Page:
Can I still retire in a volatile market?

By August 26, 2020Investment Planning

This content is for information and inspiration purposes only. It should not be taken as financial or investment advice. To receive personalised, regulated financial advice regarding your affairs please consult us here at WMM (financial planning in Oxford).

It’s no secret that 2020 has been a volatile year for the UK stock market – and, consequently, many pension funds which are invested heavily in them. On January 17 2020, the FTSE 100 stood at 7,674 before falling sharply to around 4,993 by 23 March as the reality of the pandemic set into the markets. Writing in August 2020, equities have been steadily rallying but growth still stands at a lower point than it did at the start of the year with the same index sitting at just over 6,104. Many people approaching retirement are, quite understandably, looking at the situation and asking: “Can I still retire in this volatile market environment?” Notwithstanding our initial thought that investing heavily or exclusively in the FTSE 100 is a bad idea; as we favour Global equities rather than purely UK exposure, it’s a good question, and one that our Oxford-based financial planning team attempts to offer some reflections on here.


Retiring in a volatile market

If you’re hoping to retire soon in the wake of the COVID-19 pandemic, then one key thing to consider is the diversification of your pension(s). Investing largely in equities (stocks), for instance, in the years leading up to your retirement date might not be the wisest decision if your primary goal is to preserve your wealth for that specific time, perhaps to pay off liabilities like a mortgage or car finance. Instead, it is a good idea to discuss your investment options with your financial planner and consider moving to a more “cautious” strategy – where, perhaps, your portfolio leans more towards “safer” assets such as cash and government bonds.

Another important aspect of your pension(s) to consider when retiring in a volatile market is your 25% tax-free lump sum. If you have a £300,000 pension pot, for instance, then in 2020-21 you could withdraw up to £75,000 from your pot once you reach age 55. However, be extra cautious about making a large withdrawal during a pandemic. After all, if your pension has fallen in value in 2020 (like many would have if in UK dominated funds), then doing so is likely to disproportionately affect the size of your pot and its sustainability into your retirement.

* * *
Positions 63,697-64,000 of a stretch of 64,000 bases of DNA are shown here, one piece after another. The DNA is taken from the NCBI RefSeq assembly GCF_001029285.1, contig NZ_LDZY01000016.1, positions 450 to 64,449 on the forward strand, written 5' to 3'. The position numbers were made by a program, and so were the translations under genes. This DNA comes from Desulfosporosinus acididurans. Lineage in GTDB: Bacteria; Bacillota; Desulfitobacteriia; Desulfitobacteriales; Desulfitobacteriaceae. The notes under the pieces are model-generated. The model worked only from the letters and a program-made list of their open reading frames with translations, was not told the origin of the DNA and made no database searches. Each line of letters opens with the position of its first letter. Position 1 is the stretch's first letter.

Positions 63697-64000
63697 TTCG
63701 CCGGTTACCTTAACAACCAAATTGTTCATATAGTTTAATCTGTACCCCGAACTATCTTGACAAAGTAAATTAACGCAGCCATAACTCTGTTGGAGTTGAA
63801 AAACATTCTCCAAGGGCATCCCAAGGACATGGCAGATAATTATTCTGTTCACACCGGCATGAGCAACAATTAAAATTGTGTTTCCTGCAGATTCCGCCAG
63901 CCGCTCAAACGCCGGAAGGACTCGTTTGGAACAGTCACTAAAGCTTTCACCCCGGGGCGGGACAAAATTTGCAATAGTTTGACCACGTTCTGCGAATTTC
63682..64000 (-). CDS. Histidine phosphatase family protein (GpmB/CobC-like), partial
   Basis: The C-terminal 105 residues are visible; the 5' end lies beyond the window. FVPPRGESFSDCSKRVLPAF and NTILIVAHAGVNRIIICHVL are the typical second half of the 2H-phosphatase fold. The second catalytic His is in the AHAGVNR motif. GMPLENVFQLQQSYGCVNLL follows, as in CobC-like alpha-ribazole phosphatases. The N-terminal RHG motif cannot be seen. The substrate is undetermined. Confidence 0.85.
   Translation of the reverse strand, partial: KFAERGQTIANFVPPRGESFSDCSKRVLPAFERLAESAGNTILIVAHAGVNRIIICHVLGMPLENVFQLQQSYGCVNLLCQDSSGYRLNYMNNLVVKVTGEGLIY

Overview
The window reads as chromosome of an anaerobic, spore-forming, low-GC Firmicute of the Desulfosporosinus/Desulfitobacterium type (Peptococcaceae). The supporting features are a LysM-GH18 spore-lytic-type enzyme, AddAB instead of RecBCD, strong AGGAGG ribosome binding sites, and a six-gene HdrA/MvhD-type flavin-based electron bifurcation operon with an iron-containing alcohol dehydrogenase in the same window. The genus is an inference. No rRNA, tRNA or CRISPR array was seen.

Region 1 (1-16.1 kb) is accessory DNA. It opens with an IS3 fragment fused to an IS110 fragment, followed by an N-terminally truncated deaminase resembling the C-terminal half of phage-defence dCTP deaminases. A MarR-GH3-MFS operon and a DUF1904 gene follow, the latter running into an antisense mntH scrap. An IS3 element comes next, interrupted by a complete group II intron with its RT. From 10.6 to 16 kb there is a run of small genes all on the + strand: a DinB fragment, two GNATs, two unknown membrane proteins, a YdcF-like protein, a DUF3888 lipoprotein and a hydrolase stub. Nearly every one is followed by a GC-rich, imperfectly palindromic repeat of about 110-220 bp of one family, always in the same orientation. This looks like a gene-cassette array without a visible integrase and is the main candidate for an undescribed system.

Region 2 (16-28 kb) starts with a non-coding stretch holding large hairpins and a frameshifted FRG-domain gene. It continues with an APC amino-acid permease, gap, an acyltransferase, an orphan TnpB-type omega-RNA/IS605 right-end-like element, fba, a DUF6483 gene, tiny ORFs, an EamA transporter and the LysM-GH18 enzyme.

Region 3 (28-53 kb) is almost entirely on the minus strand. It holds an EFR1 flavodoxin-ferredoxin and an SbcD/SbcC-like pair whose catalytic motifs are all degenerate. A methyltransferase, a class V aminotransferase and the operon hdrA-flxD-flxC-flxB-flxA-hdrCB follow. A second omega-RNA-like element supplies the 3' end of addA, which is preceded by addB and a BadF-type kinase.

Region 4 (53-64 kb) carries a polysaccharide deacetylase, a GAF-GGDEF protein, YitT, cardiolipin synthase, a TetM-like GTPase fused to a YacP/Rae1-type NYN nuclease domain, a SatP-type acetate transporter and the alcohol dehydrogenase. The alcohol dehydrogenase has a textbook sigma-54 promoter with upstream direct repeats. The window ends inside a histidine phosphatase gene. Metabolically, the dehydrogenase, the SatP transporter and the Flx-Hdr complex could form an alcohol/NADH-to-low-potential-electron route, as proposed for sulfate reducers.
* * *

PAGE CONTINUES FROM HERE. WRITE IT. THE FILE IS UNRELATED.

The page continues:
Thirdly, when retiring in this pandemic, or in any very volatile period really, you need to be mindful of your withdrawal rate in the years ahead (assuming you will be using drawdown in retirement). If you planned on taking 5% a year from your pot originally, for instance, then this might not be sustainable in the long run if your pot has shrunk in size. For some people, it may, therefore, make more sense to rely more on cash savings (e.g. in an ISA) to fund your retirement lifestyle in the short term – thus giving more time for the equity investments in your pension to recover.


Helpful retirement “pillars”

Two types of pension are likely to be beneficial for a potential retiree in a volatile market. First, your state pension is not affected by market fluctuations and can, therefore, form a crucial part of your essential retirement income. In 2020-21, the full new state pension is £175.20 per week – or £9,110.40 per year – and requires 35 qualifying years of National Insurance Contributions (NICs), so this is usually worth aiming for.

Second, those with final salary pensions (or “defined benefit” pensions) are also, arguably, in a strong position to consider retirement during hard market conditions. This is because the income you will receive in retirement is guaranteed by your employer, and any shortfall in investment performance is compensated by them.



Although we have chosen the FTSE-100 Index for this article, you should remember that an Index is just a number and not an investment philosophy.  If you are concerned about imminent retirement or interested in starting a conversation about your financial plan and how best to plan your own future retirement lifestyle, then we’d love to hear from you. Get in touch today to arrange a free, no-commitment consultation with a member of our friendly team here at WMM.

You can call us on 01869 331469